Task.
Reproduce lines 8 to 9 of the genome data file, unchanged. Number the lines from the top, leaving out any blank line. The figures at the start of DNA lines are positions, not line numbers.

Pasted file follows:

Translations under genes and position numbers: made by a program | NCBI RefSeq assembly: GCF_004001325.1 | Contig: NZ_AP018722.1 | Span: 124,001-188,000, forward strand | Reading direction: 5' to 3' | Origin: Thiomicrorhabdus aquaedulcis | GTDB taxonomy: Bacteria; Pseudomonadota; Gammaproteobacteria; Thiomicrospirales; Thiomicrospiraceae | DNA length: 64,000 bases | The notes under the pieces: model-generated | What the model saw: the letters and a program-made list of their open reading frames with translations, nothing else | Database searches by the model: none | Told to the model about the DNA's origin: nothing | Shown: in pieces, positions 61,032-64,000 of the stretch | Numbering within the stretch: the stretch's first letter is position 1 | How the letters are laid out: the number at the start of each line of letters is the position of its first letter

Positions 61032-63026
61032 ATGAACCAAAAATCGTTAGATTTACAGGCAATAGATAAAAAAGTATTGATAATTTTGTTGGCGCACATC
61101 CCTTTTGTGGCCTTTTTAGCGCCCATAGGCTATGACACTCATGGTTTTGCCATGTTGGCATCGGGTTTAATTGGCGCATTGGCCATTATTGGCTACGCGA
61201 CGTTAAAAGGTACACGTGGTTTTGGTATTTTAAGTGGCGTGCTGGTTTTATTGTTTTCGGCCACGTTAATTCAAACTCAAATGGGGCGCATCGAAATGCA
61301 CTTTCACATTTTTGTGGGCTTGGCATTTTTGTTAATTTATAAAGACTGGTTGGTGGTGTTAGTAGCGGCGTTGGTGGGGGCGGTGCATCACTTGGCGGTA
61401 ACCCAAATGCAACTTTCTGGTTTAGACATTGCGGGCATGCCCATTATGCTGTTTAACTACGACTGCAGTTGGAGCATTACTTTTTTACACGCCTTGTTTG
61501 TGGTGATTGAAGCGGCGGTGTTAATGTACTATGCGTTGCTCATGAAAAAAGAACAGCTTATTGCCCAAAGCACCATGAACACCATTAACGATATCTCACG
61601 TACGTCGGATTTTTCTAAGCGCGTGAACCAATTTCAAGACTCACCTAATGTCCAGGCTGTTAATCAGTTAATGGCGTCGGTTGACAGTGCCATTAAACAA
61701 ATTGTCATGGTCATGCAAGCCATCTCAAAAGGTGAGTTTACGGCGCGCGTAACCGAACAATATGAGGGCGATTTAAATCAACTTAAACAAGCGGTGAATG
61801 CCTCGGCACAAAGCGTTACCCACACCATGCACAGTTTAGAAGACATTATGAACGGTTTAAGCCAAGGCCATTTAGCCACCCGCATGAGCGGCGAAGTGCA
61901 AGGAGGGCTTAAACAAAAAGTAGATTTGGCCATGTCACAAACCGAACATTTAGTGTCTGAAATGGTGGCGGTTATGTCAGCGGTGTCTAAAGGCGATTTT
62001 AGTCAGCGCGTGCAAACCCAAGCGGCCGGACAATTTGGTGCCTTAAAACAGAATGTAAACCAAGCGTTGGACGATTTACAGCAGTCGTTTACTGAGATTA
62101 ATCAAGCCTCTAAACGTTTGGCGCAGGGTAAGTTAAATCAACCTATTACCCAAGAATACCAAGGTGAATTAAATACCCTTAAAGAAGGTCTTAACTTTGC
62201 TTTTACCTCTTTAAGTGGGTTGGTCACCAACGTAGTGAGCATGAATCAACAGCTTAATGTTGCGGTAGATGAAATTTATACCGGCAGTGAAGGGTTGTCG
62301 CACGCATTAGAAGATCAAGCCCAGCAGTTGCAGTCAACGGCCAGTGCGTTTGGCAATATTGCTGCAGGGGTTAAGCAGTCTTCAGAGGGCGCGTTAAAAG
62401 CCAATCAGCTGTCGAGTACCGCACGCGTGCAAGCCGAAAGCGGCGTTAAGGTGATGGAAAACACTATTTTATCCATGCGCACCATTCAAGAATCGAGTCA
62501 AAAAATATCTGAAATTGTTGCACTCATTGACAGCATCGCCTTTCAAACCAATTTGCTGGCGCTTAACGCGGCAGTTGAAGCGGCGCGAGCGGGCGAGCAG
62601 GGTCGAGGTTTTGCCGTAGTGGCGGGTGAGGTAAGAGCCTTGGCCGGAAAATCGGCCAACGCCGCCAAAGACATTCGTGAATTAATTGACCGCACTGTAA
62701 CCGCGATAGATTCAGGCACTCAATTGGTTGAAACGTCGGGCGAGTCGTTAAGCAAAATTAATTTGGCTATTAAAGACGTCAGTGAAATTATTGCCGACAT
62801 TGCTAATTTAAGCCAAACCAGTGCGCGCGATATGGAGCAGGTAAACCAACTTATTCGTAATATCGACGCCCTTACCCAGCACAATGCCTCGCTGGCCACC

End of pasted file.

61501 TGGTGATTGAAGCGGCGGTGTTAATGTACTATGCGTTGCTCATGAAAAAAGAACAGCTTATTGCCCAAAGCACCATGAACACCATTAACGATATCTCACG
61601 TACGTCGGATTTTTCTAAGCGCGTGAACCAATTTCAAGACTCACCTAATGTCCAGGCTGTTAATCAGTTAATGGCGTCGGTTGACAGTGCCATTAAACAA